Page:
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Ray Cammack Shows

CALIFORNIA | LOCAL
July 30, 1996
Setting a revenue record, the Orange County Fair posted the second-highest turnout in its 104-year history, officials said Monday. "We're very happy with this year's fair," spokeswoman Lynn Howe said. "Although the total attendance was down" from 1995, she said, "there were no major incidents or accidents." Fair officials report that a total of 686,428 attended this year's 17-day event, which ended Sunday night. That was down 12,548 from last year's attendance.
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CALIFORNIA | LOCAL
July 22, 2001 | DAVE McKIBBEN, TIMES STAFF WRITER
Orange County Fair officials say they received $1,500 in counterfeit money last week, prompting officials to begin training employees to spot fake bills. Becky Bailey-Findley, the fair's general manager, said fair vendors took in five counterfeit $100 bills over the fair's July 13-15 opening weekend and 10 more Thursday night. The bills were passed at the Ray Cammack Shows carnival and various food booths. Bailey-Findley said the bogus bills were used to pay for items of small value.
CALIFORNIA | LOCAL
February 4, 1995 | TOM RAGAN
Carnival operator Ray Cammack Shows Inc. was selected earlier this week to provide rides and games at the Orange County Fair under a three-year contract. On Monday, the Fair Board decided to award the bid to the Laveen, Ariz.-based company, but the decision will not be final until the board of directors officially approves the contract at its Feb. 23 board meeting, said Jill Lloyd, a spokeswoman for the fairgrounds. For the past decade, the Yuma, Ariz.
CALIFORNIA | LOCAL
December 27, 1994 | HOLLY J. WAGNER
Orange County Fair officials said they will start all over again in their efforts to negotiate a contract with a carnival operator for the next three annual fairs. The fair board initially planned to award the three-year carnival contract to Ray Cammack Shows of Laveen, Ariz., which has worked with the Los Angeles County Fair for many years. But B&B Amusements of Yuma, Ariz.
CALIFORNIA | LOCAL
December 8, 1994 | HOLLY J. WAGNER and DIANE SEO
Orange County Fair officials have plans to finalize a three-year contract with a new carnival operator to provide rides at the fair through 1997, but a protest by the company that has provided rides for the past 10 years may stall the deal. The prospective operator, Ray Cammack Shows of Laveen, Ariz., has operated the midway for the Los Angeles County Fair for 10 years. It would replace B&B Amusements, which held the contract in Orange County for a decade and is protesting the decision.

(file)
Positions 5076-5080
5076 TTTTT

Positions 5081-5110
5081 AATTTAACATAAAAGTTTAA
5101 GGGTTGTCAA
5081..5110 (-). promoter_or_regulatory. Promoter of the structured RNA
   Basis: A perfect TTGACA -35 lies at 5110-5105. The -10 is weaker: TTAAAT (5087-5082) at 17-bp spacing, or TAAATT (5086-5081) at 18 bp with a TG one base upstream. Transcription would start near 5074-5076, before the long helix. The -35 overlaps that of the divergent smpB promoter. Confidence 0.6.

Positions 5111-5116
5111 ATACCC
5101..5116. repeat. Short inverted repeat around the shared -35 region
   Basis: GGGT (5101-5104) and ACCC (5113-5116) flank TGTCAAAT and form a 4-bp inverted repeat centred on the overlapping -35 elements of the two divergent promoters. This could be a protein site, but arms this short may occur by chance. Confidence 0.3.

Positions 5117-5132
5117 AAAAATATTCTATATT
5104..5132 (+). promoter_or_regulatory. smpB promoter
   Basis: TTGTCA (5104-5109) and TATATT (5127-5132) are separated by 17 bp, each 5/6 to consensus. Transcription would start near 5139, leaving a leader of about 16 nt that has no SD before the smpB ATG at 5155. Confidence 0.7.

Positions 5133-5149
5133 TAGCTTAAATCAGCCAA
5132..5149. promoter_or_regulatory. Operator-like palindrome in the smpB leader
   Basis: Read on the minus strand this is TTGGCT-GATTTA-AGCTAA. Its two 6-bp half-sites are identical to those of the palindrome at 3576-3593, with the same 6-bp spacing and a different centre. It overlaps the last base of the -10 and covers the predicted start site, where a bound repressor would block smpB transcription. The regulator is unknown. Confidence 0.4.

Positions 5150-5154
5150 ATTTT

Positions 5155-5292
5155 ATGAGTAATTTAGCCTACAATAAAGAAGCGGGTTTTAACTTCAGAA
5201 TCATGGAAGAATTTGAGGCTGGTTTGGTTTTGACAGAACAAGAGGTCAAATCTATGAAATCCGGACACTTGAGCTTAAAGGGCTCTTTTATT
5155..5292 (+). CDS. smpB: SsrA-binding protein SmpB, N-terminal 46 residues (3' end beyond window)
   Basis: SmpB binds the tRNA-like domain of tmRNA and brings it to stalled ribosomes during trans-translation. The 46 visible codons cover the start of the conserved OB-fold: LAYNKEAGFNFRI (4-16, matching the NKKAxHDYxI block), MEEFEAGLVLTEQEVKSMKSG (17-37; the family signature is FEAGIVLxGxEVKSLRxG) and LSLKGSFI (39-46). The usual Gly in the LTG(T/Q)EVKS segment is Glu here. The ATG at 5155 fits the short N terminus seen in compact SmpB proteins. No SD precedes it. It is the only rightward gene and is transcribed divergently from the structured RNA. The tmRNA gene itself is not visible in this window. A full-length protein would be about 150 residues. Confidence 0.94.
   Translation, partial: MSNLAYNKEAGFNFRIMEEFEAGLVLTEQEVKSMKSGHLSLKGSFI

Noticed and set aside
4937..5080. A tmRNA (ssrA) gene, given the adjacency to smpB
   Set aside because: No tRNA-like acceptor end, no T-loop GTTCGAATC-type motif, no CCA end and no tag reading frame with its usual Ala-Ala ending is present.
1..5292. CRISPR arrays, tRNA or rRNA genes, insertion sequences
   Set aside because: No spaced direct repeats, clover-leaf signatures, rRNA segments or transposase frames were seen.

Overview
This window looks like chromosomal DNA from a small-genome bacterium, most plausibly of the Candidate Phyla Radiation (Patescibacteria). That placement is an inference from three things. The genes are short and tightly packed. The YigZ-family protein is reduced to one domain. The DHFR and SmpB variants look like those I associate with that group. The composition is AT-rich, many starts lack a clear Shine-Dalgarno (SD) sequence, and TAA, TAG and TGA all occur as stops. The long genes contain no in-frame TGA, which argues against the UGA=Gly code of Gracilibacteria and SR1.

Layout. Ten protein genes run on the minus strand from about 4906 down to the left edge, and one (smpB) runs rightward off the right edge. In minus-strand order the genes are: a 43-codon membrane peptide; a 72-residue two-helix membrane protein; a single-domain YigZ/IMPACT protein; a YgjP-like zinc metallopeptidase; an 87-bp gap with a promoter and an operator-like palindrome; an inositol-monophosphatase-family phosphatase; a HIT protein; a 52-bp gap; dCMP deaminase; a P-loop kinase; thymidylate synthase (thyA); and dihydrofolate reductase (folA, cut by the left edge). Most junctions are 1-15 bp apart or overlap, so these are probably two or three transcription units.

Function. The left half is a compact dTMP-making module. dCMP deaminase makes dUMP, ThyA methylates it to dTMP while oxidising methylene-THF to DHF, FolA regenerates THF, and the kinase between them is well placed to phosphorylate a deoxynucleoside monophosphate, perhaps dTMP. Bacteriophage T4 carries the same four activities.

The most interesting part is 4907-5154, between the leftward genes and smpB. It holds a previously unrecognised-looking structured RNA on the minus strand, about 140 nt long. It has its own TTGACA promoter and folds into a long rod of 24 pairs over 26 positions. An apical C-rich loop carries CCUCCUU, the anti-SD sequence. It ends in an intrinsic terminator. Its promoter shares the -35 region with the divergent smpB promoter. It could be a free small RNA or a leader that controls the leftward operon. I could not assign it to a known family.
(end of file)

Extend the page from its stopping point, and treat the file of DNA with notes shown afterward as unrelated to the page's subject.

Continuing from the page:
CALIFORNIA | LOCAL
July 16, 2005 | Lomi Kriel, Times Staff Writer
A registered child-sex offender was caught working at the Orange County Fair this week, revealing a flaw in its screening process and prompting an immediate check of all part-time employees, officials said Friday. Steven Henry Torres, 44, of Anaheim was arrested Tuesday for violating his probation, said Orange County Fair spokeswoman Lisa MacDonald. He was sentenced Friday to three years in state prison.
CALIFORNIA | LOCAL
August 1, 2006 | Hemmy So, Times Staff Writer
Attendance at the Orange County Fair this summer dropped nearly 13% from the previous year, a slide that officials attribute to soaring temperatures and high gas prices. Revenue also plummeted, with parking and general admission declining 12% and concession sales sinking 11%. Still, the 21-day fair, which ended Sunday, attracted its third-highest attendance in its history, 924,315 people. The fair's attendance record was set last year at 1,058,192.
CALIFORNIA | LOCAL
July 25, 2003 | Lynne Barnes, Times Staff Writer
Barbara Boester remembers a time at the Ventura County Fair, when all she had to worry about was minding her 8-month-old daughter while volunteering in the youth building. That was 30 years ago. Today, Boester has a few more concerns. This year, the 54-year-old Ventura resident, now the fair's deputy manager, was responsible for rounding up carnival rides and midway games.
CALIFORNIA | LOCAL
August 2, 2005 | Lomi Kriel, Times Staff Writer
For three weeks each summer, the Orange County Fairgrounds are transformed into a cornucopia of food, music, arcades and thrill rides. On Monday, the hard work of turning it all back into a huge parking lot was well underway. Barely a dozen hours after the fair in Costa Mesa closed Sunday, the sounds of children were replaced by the noises of power tools and trucks. The normally neat midway was strewn with paper cups and water bottles -- the flotsam of hurried work crews.
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